Web Extra: More Explorations in Guadalupe Mountains National Park
Guadalupe Mountains National Park set to celebrate its 40th
By E. Dan Klepper
Guadalupe Mountains National Park celebrates its 40th
anniversary with a day full of activities on October 6. Until then, join the
Park for the Peak Fitness Challenge, a collaboration among Guadalupe Mountains National
Park, Franklin Mountains National Park, Texas Mountain Trail, and GeoBetty.com,
which encourages both new and experienced hikers to hit the trails. Visit their sites for more
information or to register for the challenge.
Guadalupe Peak Trail
The Guadalupe Peak Trail is a strenuous, 8.4-mile round-trip hike with a gain of 3,000 feet in elevation. Carry plenty of water (and drink it!); park staff recommend drinking at least one gallon of water per person per day. Wear a hat, sunblock, and sturdy hiking footwear; and watch for rattlesnakes. Be prepared for a series of long switchbacks in a continuous climb that does not falter until you reach the Peak. Remember, you must hike back down the same way. Avoid hiking during the heat of the day, especially in the summer months. Plan on spending six to eight hours on the trail. The trailhead is adjacent to the Pine Springs campground alongside the RV parking lot. Don’t forget to sign in at the trailhead kiosk before leaving and to sign out once you and your hiking companions have returned. This will let park staff know that you have returned safely.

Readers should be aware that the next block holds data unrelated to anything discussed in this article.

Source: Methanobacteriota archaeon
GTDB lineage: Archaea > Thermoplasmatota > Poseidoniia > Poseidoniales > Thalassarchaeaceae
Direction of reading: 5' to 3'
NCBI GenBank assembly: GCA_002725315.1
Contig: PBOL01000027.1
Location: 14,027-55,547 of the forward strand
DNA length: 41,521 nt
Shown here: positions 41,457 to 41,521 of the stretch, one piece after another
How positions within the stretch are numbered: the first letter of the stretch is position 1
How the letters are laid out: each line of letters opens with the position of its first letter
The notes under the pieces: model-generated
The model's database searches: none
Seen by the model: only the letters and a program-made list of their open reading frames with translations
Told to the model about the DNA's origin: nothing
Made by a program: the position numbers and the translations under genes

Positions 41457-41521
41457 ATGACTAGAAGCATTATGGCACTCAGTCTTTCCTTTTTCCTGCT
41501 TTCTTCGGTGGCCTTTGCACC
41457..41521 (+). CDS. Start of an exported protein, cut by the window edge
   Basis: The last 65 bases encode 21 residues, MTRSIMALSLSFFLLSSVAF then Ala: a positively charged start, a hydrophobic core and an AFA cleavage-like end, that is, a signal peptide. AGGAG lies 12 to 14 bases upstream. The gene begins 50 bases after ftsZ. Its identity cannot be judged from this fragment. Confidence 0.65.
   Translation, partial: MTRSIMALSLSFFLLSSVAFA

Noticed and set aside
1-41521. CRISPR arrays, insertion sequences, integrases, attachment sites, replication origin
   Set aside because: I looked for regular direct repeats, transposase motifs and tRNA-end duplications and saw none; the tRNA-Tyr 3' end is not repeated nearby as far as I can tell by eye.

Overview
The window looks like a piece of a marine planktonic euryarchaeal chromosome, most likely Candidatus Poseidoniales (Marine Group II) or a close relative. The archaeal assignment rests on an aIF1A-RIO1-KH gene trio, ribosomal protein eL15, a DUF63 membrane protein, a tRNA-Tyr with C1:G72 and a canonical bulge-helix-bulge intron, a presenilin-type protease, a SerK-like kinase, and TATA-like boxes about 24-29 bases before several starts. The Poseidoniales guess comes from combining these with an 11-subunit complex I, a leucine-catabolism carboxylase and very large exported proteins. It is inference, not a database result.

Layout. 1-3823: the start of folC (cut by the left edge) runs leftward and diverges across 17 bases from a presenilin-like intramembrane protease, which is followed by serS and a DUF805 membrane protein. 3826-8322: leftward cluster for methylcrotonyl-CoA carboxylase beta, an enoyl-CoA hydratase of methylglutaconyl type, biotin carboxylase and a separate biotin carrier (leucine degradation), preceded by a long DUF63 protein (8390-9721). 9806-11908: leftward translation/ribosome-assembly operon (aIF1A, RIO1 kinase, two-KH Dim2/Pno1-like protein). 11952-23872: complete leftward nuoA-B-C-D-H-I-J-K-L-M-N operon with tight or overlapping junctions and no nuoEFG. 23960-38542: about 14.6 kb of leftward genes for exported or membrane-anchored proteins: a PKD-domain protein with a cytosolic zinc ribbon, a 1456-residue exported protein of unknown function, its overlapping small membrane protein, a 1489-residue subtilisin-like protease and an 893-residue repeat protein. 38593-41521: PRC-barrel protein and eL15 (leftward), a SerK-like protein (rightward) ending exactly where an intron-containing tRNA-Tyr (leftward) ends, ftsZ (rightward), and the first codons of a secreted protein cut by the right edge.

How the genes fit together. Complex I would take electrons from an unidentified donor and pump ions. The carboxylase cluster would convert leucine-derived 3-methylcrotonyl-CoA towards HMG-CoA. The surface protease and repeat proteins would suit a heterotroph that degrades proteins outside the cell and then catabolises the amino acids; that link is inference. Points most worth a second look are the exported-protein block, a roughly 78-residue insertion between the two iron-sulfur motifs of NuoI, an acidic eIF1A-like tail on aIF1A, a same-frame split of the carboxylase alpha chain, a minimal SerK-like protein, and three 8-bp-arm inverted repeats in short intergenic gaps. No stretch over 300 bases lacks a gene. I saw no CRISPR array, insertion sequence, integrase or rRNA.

Manzanita Spring and Frijole Ranch
Access to Frijole Ranch and the short, 0.4-mile, wheelchair-accessible Manzanita Spring Trail (part of the longer Smith Spring Trail) is located just off US 62/US 180 one-and-a-half miles northeast of the Visitor Center at park headquarters. You may enjoy the short Manzanita Spring Trail as an out-and-back hike or continue along the Smith Spring Trail, a 2.3-mile loop that begins and ends at Frijole Ranch. Only the stretch from the trailhead at Frijole Ranch to Manzanita Spring is paved.
Entrance to the Frijole Ranch History Museum (located inside the historic ranch house) is free, but hours of operation depend on available staffing. The Frijole Ranch grounds provide shade trees and picnic areas and feature the sound of water flowing along small concrete and hand-dug canals emanating from the enclosed spring house. For animal lovers, members of the park’s mule herd occasionally stay in the Frijole Ranch corrals next to the ranch house. These hardworking animals, used for trail maintenance and mountain rescue, are real charmers. Say hello, but don’t enter the corrals.
Williams Ranch Road